It’s very likely that when you leave the military and apply for VA Disability, your hearing could be decent. However, if you have any measurable, service-connected hearing loss, it’s all but guaranteed to get worse over time. If the VA awards you a Disability rating for that hearing loss, it doesn’t necessarily mean your hearing is bad now.
Let’s say you get a 10% rating for hearing loss, and that comes with a check for a couple hundred bucks a month. The government isn’t just handing you some cash out of the goodness of its heart. A bunch of bean counters in a dark corner of the Pentagon performed some very cold calculations to come up with that number. Their math says, “Given Emet’s level of hearing loss on Date X, we project the lifetime cost of treating his issues to be ______.”
Based on that number, the VA regulations calculate a monthly payment they send to you as a check. The monthly value they came up with is an amortized portion of the total amount of money you’re going to need to shell out over your lifetime to treat that condition. Knowing the government, I wouldn’t be surprised to hear that the money they pay for VA disability is only 80-90% of the expected lifetime cost, hoping that a few of us will kick the bucket early.
Having looked at the math, let’s return to some of the stigmas we considered earlier.
Does obtaining a VA Disability rating mean you’re weak and broken? No! It means there are measurable, lasting effects from your government service…and those effects are likely to get worse over time.
Further arguing against this stigma, I say there’s a case to be made for discriminating against those who aren’t a little broken at the end of their service. You can’t work out, fly, and live in the places we deploy to without some wear and tear…unless you completely sandbag your military service and make a lot of other people do your share of the work. If nothing else, having a VA Disability rating should be proof that you put Maximum Effort into your military service. It should be a badge of honor.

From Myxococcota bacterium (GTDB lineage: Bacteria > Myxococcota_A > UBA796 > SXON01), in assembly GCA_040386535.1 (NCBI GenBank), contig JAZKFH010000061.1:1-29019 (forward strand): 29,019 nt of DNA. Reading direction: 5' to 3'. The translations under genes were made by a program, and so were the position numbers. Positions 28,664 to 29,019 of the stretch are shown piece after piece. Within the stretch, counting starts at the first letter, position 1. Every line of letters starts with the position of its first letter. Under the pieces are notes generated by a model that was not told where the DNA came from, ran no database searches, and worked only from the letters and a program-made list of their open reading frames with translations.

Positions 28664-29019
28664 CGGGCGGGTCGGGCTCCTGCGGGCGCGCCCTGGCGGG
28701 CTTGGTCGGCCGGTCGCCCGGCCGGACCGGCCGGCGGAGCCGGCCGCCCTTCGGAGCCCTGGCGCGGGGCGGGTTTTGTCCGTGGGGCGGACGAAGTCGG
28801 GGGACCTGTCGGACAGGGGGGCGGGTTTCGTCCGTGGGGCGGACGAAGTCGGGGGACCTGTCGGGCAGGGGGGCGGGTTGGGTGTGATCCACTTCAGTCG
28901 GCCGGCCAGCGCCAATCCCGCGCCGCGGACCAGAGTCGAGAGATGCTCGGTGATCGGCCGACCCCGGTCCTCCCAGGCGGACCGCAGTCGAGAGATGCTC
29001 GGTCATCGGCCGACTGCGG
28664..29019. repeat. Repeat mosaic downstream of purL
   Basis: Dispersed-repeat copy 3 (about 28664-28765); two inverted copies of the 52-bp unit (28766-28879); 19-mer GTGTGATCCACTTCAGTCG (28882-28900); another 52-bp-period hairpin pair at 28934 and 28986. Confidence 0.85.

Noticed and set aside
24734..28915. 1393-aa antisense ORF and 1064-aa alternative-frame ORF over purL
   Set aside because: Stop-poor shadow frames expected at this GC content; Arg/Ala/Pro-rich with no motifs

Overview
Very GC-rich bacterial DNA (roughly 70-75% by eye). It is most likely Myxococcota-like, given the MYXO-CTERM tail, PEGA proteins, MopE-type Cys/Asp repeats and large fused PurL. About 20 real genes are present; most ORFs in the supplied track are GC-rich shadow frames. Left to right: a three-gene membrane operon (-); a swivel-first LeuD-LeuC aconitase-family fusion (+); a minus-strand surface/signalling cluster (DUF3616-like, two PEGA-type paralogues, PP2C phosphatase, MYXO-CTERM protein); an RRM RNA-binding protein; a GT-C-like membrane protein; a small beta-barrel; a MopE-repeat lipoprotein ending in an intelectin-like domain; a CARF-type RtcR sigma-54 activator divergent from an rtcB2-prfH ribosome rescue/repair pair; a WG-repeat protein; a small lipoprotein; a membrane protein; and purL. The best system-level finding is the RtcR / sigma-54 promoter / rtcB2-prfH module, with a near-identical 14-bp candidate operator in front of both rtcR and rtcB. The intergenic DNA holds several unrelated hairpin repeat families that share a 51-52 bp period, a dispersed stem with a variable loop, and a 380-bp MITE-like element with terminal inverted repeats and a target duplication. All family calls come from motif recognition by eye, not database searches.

Next was the idea accepting VA Disability payments could make you a freeloader who takes advantage of the system. While I believe there are people who game the Disability system to get undue credit, I believe they’re in the minority. You and your doctors are the only ones who truly know the impacts of your military service. Take a look at what there’s evidence for and claim it.
Remember, these payments are not a surprise to anyone. They were part of the voluntary contract you signed with the US Government the very first time you raised your hand and took an oath. Taking this money is not mooching off an entitlement program, it’s two parties honoring that contract.
Failing to take this money would be no more logical than the home seller who randomly offers to drop his price, the lawyer who voluntarily gives up the company car because he doesn’t need it, or the airline exec who passes up a couple hundred million in stock options in exchange for helping the company make billions. Absolutely none of that makes sense.
You’re going to need that VA money because your injuries are long-term conditions. Unless you have a medical degree, you probably don’t even realize the long-lasting potential of those injuries. You don’t need to either. The government hired a bunch of doctors and shoe clerks to determine how your injuries are likely to play out. The money they’re offering is the absolute minimum compensation they think they can offer, in exchange for you sacrificing your long-term quality of life.
I hope I’ve convinced you that receiving a VA Disability rating is a good thing. It’s something to be proud of. It’s been a part of your contract with the government, whether you knew it or not, since the day you signed up. There is no logical reason to pass up this part of your contractually-guaranteed compensation. It’s the least your family deserves.
The next article in this series will address the concern that getting a VA Disability rating could affect your airline career. (It can’t in most cases.) After that, we’re going to skip to the end and look at the process of actually applying for VA Disability when you stop actively serving. Finally, with the context of the VA Disability application process in mind, we’ll go back in your career’s timeline and discuss ways to ensure that you have all the documentation you need to get the Disability rating you deserve.
Thanks for reading so far. We’ll see you back for Part 2 next week.
Part 1 | Part 2 | Part 3 | Part 4 >
The shot from Air Force News is from this video: https://www.dvidshub.net/video/400367/dod-news-secretary-veterans-affairs-testifies.
The F-14 hulks are from this Popular Mechanics article. (They are, sort of, Iranian. They were never delivered to Iran though.) https://www.popularmechanics.com/military/aviation/a25917/fighter-plane-parts-mystery/
The shot of our congressmen is from this tweet by Rep. Brian Mast: https://twitter.com/RepBrianMast/status/1080920426560270338
Shots from BCS and Glory are shameless screenshots. I highly encourage you to go watch the original programming. Both are fantastic!